RÉSUMÉ La surveillance de la grippe est nécessaire pour contrôler les menaces de santé publique potentielles au moment de l’émergence de nouveaux virus de la grippe. La présente étude a évalué la capacité et la performance du système national de surveillance de la grippe en Afghanistan de 2007 à 2014. Les données ont été recueillies en examinant les registres des hôpitaux et la base de données du Centre national de la grippe (CNG), en interrogeant les points focaux pour la grippe sur neuf sites de surveillance sentinelle ainsi que le personnel du CNG, et en observant les sites. Sur les 6900 échantillons prélevés, le virus de la grippe a seulement été identifié dans 253 d’entre eux (3,6 %) ; il s’agissait essentiellement du H1N1 (63 %). De plus, la majorité de ces cas ont été dépistés au cours de la grippe pandémique de 2009. Le CNG avait la capacité d’isolement et d’identification par PCR du virus. Il a en outre obtenu des résultats satisfaisants jusqu’à ce que la troisième Unité de recherche médicale de la Marine américaine (NAMRU-3) lui retire son soutien en 2011. Les insuffisances identifiées dans le système indiquent la nécessité d’obtenir des données plus complètes, d’améliorer les compétences techniques et d’avoir des ressources humaines formées, de rénover les infrastructures/locaux, et de disposer de modes opératoires normalisés pour l’ensemble du processus de surveillance.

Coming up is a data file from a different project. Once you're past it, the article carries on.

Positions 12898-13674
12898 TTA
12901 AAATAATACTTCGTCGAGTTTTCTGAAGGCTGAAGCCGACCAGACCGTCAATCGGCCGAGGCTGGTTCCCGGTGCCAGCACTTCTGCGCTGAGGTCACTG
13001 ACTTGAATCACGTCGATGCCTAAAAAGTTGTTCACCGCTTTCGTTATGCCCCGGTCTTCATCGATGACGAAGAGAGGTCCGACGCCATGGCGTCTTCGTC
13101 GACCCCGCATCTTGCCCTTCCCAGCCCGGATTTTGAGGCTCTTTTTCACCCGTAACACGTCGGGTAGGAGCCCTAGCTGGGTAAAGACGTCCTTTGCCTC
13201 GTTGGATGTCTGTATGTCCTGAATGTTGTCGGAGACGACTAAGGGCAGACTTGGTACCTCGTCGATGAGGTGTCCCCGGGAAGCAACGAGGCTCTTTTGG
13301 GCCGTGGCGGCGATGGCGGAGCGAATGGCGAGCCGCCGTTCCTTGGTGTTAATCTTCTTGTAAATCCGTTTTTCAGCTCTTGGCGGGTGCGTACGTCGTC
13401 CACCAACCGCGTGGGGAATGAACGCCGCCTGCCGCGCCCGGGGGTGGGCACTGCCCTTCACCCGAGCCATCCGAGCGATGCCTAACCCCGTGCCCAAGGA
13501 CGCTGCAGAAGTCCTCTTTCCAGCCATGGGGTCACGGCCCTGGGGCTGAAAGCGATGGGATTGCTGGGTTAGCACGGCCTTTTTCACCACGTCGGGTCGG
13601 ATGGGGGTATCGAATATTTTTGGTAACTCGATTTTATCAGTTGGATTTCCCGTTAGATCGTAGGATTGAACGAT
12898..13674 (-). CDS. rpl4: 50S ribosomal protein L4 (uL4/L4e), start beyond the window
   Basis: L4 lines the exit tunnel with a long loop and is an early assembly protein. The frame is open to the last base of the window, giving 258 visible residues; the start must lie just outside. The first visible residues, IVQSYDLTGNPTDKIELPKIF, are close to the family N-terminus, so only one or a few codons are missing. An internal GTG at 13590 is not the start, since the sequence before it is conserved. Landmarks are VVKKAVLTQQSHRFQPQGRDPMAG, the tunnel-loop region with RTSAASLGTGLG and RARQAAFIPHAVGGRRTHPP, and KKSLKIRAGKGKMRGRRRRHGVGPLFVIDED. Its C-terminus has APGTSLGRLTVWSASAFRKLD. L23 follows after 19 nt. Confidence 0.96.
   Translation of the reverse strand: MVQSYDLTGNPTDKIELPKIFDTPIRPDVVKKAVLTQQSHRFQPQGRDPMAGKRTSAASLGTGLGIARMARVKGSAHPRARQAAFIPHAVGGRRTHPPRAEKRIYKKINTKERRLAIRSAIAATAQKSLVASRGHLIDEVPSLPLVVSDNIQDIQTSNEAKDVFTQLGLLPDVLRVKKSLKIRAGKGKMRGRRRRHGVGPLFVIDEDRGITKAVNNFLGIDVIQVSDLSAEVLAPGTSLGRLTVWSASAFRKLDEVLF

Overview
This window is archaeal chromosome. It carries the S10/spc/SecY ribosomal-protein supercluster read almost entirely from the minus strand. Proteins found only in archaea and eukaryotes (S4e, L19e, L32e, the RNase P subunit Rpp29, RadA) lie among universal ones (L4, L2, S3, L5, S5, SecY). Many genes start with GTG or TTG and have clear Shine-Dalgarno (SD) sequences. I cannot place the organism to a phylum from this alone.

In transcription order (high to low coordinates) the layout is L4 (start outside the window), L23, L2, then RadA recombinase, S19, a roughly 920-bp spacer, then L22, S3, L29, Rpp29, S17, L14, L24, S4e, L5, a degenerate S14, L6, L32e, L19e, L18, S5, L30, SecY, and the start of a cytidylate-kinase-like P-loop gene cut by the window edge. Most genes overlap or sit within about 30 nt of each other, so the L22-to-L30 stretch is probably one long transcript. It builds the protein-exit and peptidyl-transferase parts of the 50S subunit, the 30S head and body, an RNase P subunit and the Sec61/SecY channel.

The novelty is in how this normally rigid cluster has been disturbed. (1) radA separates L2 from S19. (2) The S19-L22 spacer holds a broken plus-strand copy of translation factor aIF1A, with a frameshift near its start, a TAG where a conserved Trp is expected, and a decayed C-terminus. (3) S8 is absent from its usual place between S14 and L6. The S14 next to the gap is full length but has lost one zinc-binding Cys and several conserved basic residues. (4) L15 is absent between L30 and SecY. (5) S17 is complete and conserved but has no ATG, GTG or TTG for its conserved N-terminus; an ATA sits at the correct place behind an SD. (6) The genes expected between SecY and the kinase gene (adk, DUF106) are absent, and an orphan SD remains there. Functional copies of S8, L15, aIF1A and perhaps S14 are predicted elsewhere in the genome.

1Surveillance Department, Ministry of Public Health, Kabul, Afghanistan (Correspondence to M.H. Rasooly: This e-mail address is being protected from spambots. You need JavaScript enabled to view it ). 2World Health Organization Country Office, Kabul, Afghanistan. 3Surveillance Department, Ministry of Public Health, Kabul, Afghanistan.4Communicable Disease Surveillance, World Health Organization Country Office, Kabul, Afghanistan. 5Pandemic Influenza Preparedness, World Health Organization Regional Office for the Eastern Mediterranean, Cairo, Egypt. 6WHO Collaborating Centre for Public Health Education & Training, Department of Primary Care and Public Health, Imperial College London, London, United Kingdom.